(HUTTO, Texas) – More than 20 juniors and seniors at Taylor High School are enrolled this year in free dual enrollment welding classes through Texas State Technical College’s East Williamson County campus.
“It’s a really good opportunity we have,” said Tristin Stewart, a Taylor High School senior. “It feels good to get credits outside of high school (classes) with TSTC.”
Megan Hanson, a TSTC dual enrollment representative, is particularly proud of the students taking on the challenge of the college’s classes. She is a graduate of Taylor High School.
“I think it’s wonderful,” she said. “I am a Taylor Duck, so it’s near and dear to me.”
Scott Bishop, a welding teacher at Taylor High School, received approval from TSTC to teach its curriculum to dual enrollment students. Students stay on their home campus to take classes.
“I think it has been good,” he said. “It is on par with what we have been doing.”
Bishop said his students who are taking dual enrollment classes now will need to figure out if welding is the profession they want to pursue once they graduate.
“There are a lot of welding jobs, and the pay is good,” said Juan Medina, a Taylor High School senior.
Medina and Stewart, along with their senior classmates Johnathan Robles and Justice Tucker, are all scheduled to graduate from high school this spring and attend TSTC’s East Williamson County campus in the fall. .Medina and Robles will be first-generation college graduates once they finish TSTC.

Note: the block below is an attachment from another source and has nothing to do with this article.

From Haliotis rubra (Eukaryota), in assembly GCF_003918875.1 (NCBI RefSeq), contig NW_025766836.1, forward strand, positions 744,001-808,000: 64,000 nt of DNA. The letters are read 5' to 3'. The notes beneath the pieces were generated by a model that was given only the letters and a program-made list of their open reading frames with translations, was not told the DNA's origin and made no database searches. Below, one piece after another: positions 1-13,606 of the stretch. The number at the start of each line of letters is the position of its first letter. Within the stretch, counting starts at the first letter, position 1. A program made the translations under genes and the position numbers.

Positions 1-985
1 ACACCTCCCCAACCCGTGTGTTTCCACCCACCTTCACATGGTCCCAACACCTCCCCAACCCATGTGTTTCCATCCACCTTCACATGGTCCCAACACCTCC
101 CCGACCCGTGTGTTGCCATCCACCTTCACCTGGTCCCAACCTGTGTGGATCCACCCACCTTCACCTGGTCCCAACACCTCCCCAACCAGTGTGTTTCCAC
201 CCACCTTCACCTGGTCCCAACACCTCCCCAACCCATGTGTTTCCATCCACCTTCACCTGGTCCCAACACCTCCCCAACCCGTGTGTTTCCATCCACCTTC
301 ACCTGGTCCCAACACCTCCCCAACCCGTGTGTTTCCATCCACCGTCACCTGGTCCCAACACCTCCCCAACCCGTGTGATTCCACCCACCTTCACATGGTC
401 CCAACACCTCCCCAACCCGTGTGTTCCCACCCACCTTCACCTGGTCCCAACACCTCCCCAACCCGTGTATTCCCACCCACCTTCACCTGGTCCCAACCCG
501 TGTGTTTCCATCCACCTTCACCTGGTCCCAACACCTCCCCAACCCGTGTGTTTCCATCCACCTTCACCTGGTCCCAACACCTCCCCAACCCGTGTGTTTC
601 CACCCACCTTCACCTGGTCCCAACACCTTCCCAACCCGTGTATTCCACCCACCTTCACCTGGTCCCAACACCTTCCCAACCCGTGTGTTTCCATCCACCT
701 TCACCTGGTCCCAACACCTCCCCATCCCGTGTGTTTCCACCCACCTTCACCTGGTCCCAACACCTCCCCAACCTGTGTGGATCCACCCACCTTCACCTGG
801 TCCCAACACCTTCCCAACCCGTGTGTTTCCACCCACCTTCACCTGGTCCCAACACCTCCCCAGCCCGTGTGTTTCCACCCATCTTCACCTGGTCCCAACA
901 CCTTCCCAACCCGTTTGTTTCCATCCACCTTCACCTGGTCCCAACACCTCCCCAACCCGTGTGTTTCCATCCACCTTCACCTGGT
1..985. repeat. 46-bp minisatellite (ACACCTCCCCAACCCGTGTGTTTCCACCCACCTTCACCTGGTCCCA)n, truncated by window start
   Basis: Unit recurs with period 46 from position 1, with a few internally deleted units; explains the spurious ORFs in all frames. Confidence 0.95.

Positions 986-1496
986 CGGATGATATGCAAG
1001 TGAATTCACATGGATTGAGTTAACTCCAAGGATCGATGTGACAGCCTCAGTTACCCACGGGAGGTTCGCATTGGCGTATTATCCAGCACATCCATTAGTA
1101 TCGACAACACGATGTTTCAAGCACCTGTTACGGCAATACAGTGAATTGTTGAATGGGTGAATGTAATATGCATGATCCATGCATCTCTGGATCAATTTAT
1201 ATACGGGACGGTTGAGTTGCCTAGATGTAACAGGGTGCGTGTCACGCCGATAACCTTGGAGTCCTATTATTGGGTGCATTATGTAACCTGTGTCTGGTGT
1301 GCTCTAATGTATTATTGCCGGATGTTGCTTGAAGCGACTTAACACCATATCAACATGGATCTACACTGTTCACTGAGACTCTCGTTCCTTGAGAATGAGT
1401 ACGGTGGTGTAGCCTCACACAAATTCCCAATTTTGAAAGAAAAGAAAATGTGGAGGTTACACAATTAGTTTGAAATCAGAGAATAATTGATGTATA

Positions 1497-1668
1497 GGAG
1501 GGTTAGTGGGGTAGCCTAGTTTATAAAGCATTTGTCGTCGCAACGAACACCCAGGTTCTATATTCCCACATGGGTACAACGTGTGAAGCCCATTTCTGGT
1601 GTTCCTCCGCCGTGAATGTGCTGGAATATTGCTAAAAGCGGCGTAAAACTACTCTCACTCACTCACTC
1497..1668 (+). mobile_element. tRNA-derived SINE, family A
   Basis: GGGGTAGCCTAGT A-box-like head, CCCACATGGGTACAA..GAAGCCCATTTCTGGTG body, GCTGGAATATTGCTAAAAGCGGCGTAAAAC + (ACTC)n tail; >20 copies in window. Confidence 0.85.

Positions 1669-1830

Robles said he wants to stay in the area to work but eventually move to Houston. He also has an interest in learning about business.
“I like working with my hands,” he said. “I’m in automotive (class) also. I like putting things together and being real mechanical.”
Tucker said he wants to attend college close to home because it will save money and he can take advantage of increasing job opportunities in Williamson County.
“I want to start as early as possible,” he said.
Bishop said he plans to host a certified welding instructor in May to test the dual enrollment students so they can receive specific industry certifications.
Taylor High School plans to offer TSTC’s Culinary Arts, Cybersecurity, and Welding Technology programs in the fall, along with TSTC’s Industrial Systems and Precision Machining Technology programs, through the Pathways in Technology Early College High School (P-TECH) program.
“The partnership between the Taylor Independent School District and TSTC can provide students today with more precise opportunities in their education and help prepare students for careers while meeting graduation requirements,” said Misty Houston, Taylor ISD’s college, career and military readiness coordinator.
TSTC is proud to showcase the students, staff and faculty who support dual enrollment efforts during Career and Technical Education Month.
For more information on TSTC, go to tstc.edu.